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love of severe intellectual labor; at the same time that they exhibit for his encouragement, in their own mental powers and eminent stations, the honors and rewards, which the profession of the law can confer on those who are distinguished for talent and fidelity in its pursuit.
When to all these advantages are added free access to a law library, containing upwards of three thousand volumes, and to the general library of the University, containing above thirtyfive thousand; and also the genius of the place, naturally inviting the student occasionally to seek refuge, not in vain and vicious dissipation, but in the pursuits of general literature, from the severe and sometimes irksome toils of legal research; and in connexion with these, the vicinity of a metropolis, which now is, in all times past has been, and, from its general relations, in all future time must be, distinguished for the number of eminent professional men residing there, the opportunity to witness the exercise of whose skill and talents, in courts of justice, is easy and frequent, there is no room for question, that here unite all happy coincidences to excite, instruct, and animate the law student; to relieve him from the apathy and weariness, which at times assail the best disposed natures; and to bring him within the influence of the highest motives and best models of professional merit and distinction.
Under aspects thus encouraging and useful, the Law School connected with this University presents itself for the contemplation and the patronage of the lawyer, the statesman, the patriot, the man of wealth, and the man of learning. What interest of society can more justly claim a liberal and enlightened support, than that which enlarges the means and multiplies the inducements of men, destined for the profession of the law, to be learned, moral, and elevated, in all their opinions and conduct? What profession more deeply influences the condition of society, either for evil or for good? Under every form of government this is true, but eminently so in republics. The law embraces within the sphere of its activity a greater number of relations, than any other profession. All the principles, which guide, support, or defend the rights of individuals and society, are within the natural scope of its action or contemplation. It deals not with man in particular classes, or with respect to particular modes of thought or purpose, but extends itself to his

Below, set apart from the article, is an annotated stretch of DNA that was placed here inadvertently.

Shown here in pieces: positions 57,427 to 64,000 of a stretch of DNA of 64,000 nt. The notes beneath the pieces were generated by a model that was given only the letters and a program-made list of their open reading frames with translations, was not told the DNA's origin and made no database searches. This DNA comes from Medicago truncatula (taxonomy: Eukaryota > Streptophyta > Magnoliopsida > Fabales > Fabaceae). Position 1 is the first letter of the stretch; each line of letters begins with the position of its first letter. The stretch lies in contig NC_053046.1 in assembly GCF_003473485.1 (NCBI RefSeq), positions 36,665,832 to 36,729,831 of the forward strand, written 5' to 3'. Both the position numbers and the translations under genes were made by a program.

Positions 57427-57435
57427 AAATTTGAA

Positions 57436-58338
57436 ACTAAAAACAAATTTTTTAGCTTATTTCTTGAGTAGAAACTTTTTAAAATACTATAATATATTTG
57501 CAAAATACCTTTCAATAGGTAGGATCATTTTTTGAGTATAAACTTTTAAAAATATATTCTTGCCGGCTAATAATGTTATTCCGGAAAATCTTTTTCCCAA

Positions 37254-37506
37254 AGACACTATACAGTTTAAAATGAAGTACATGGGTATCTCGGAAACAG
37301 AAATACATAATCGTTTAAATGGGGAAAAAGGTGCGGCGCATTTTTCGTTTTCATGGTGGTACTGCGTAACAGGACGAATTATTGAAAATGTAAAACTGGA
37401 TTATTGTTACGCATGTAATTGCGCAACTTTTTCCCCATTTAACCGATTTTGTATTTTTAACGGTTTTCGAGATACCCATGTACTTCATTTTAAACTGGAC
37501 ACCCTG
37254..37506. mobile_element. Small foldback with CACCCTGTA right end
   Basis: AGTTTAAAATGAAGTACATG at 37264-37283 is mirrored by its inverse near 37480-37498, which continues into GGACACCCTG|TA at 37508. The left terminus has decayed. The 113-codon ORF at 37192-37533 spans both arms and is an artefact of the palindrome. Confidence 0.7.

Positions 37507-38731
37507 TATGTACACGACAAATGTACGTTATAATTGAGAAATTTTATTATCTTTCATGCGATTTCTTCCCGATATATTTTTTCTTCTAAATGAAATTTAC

universal being, in every possible mode in which he can act or exist. It protects the weak. It controls the powerful. It is the refuge of the oppressed. It is the shelter of the poor, and the guardian of the wealthy. The great subjects of its regard are rights, truth, morals, power, liberty. It looks to the past; it considers the present; it has respect to the future. The influences of the men of that profession are, in a greater or less degree, felt every where; in the village, the city, the county, the state, and the nation. By a few these influences are deprecated; by the great majority they are applauded, encouraged, employed, and honored. How important is it that a class of men, called to act in spheres so various, on objects so numerous, and on interests so general, should have their early education consorted with their destinies! How intensely desirable is it, that their minds should not be narrowed down to the rank of mere drudges in office, or made to descend to the level of common wranglers for hire! Of what incalculable consequence is it, that from the earliest pursuit of this profession, the minds of its students should be liberalized and generalized, and be made to comprehend and prepare for the great sphere with which it connects them? And where can the foundations of a solid and lofty structure of intellectual and moral action be laid, with better hope of success, than under the auspices of the great seats of learning, and in union with the associations and impelled by the motives, which naturally exist within their walls, or in their vicinity? Where will man's apprehensions of duty be more likely to become enlarged; and how may firmness, alacrity, and fearlessness, in the discharge of social obligations, be more certainly attained, than by the aid of general science, and under the excitement of the example of generous competition among those engaged in its pursuit ?
When therefore we consider the intimate alliance, established in the nature of things and by the condition of society, between the profession of the law and those principles, both legal and constitutional, on which depend the rights of life, liberty, and property; that from the men of this profession a great number of those who affect the fortunes of society, always have been and always must be selected; that this class, in the character of advocates, vindicate our laws, in that of judges construe them, in that of legislators powerfully contribute either to their change
or continuance; that in all critical exigencies of the state, to them more than to any other class, society is accustomed to look for counsel and direction, the duty of increasing the means and multiplying the chances of perpetuating, in that profession, a learned, talented, and conscientious body of men, can scarcely be overrated, or by any strength of language exaggerated.